Board invites public comment on weapons policy

Should licensed school district employees and volunteers be allowed to bring guns on campus?

Several Estacada school board members think so.

During the school board meeting on Wednesday, Oct. 9, school Board Chairman Rick Mudrow and board member Jeromy Adamson announced they’d like to ignite a public discussion of the district’s weapons policy.

Mudrow told the room that the board had recently adopted a weapons policy that “identifies what weapons look like, smell like, taste like and they’re all banned from the property.”

Adamson drew attention to the part of that policy that states that “Employees, district contractors and/or their employees and district volunteers shall not possess a dangerous or deadly weapon or firearm on district property or at school-sponsored events.”

The policy does allow the principal or athletic director to use a starter pistol or replica for track and field sports.

Adamson said he was concerned that under the policy, adult district employees or volunteers — such as school board members — are barred from bringing a gun onto school property, whereas a parent with a concealed handgun license would be allowed to do so.

He stated that he would like to change the policy so that licensed district employees and adults would be permitted to carry a gun onto district property.

Mudrow said the policy seemed to him “nebulous and restrictive for employees and not others.”

“The reason we’re bringing it up is 20 years ago, we didn’t have school shootings,” Adamson said.

Mudrow added that part of the motivation to review the policy is an attempt to address school shootings.

Adamson, Mudrow and Shannon Powell, director of special education, volunteered to be part of a group that will research other districts’ weapons policies and relevant laws.

Adamson and Mudrow said they would like to hear public opinion on the issue during the next board meeting at 7 p.m. Wednesday, Nov. 13, in the high school choir room.

During a later interview, executive secretary Sabrina La Londe gave some background for Estacada’s weapons policy.

La Londe explained that like many other Oregon districts, Estacada contracts with the Oregon School Boards Association.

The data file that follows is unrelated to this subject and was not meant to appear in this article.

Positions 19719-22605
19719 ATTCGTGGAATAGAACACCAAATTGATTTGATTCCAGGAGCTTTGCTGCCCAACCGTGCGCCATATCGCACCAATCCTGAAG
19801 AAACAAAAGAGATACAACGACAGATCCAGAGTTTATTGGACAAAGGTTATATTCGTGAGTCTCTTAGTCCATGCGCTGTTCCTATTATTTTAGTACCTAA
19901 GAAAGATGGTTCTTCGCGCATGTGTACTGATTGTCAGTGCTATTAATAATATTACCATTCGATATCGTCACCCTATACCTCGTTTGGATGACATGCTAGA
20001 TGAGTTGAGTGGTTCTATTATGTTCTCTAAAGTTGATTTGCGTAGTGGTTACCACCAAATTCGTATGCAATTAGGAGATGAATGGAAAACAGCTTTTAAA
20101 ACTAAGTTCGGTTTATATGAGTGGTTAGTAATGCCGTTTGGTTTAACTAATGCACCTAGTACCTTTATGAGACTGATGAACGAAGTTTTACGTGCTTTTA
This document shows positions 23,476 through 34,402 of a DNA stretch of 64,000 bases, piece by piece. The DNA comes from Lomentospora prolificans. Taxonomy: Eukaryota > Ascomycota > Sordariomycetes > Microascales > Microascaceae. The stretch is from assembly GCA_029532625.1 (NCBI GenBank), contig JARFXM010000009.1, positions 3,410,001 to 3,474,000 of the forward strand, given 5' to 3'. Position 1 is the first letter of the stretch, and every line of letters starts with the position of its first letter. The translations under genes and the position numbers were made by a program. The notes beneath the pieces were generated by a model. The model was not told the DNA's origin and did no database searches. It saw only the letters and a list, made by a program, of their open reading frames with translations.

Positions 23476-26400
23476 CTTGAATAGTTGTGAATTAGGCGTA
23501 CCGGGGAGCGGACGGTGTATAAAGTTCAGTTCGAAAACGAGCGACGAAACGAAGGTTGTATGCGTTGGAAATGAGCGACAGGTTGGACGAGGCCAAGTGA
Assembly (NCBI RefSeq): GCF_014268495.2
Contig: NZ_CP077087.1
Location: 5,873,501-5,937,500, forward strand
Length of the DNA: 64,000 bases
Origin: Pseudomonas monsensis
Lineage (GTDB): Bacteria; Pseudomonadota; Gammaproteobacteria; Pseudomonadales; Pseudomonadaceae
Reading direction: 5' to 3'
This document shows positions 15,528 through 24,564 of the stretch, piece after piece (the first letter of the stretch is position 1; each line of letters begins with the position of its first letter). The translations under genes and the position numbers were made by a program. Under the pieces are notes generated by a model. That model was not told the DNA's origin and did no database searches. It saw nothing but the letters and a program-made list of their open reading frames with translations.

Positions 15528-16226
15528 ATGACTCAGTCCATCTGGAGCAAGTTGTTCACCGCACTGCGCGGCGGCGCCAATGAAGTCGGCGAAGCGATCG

The association’s attorneys review district policies and send quarterly summaries with required and recommended updates for district policies to make sure they comply with federal and state law and any recently passed legislation.

La Londe said that’s why many policies are identical across districts.

Back in 2012, the district received updates to the student weapons policy and recommended updates to the staff weapons policy, often referred to by its code name: “GBJ.”

GBJ went through a few revisions and was adopted in July of this year.

La Londe noted that was about the time new members joined the Estacada School Board.

La Londe said that it was probably approved as part of the board’s consent agenda.

“Very seldom will we ever approve a policy by itself. It’s usually included in a consent agenda,” she said.

Mudrow said later that he had been aware of the policy, but had not “paid close attention.”

This year, Mudrow said the board is “working to make sure that everyone reads the policies so we make sure we know what we’re voting on.”

He noted that even though this “seems basic,” it “may not have traditionally been the case.”

But upon reviewing the policy, Mudrow said he and Adamson thought it should be revisited.

Mudrow said he wants to make sure the policy “isn’t impinging on personal liberties” and thought that it would be a good topic of discussion.

“Certainly safety and security of our students at any level is the priority of public education,” Mudrow added.

When asked about Adamson’s school shootings comment at the board meeting, Mudrow said, “You can’t keep the bad guys out with a policy.”

“I have a right to keep and bear arms as every non-felon does under the Constitution,” Mudrow said. “I’m not a person that runs from guns... In the right circumstance.”

Mudrow had noted during the board meeting that he and Adamson were referring only to legally obtained guns belonging to those with licenses to carry concealed weapons.

When asked if public response during the November board meaning would sway his future votes on the matter, Mudrow responded, “We’re inclined to listen to public input.”

He noted that it is not always possible to do so and comply with legislative and legal necessities.

“When you get down to it, these folks are the ones with kids in the district and if we’re not paying attention we’re probably not doing what we were elected to do,” Mudrow said.

“I think if people have a license to carry it they should be allowed to carry it. I don’t want them flashing it around and bullying people like has happened in some places. But if they have a license to carry it, I don’t have a real problem with it,” said board member Ralph Branson in an interview.

“My main concern is certainly to meet the needs of the community and also to make sure what we’re doing as a district is legal relative to the other laws in regard to weapons,” said board member Leslie André when reached for comment.

Adamson, and board members Mark Greene, Sonja McCarty and Angi Riedel had not returned calls by press time.

What do you think?

Community members are invited to voice their opinion on the Estacada School District’s weapons policy at the November Board Meeting, scheduled for 7 p.m. Wednesday, Nov. 13, in the Estacada High School choir room.

You also may send an email to the board secretary at This email address is being protected from spambots. You need JavaScript enabled to view it..

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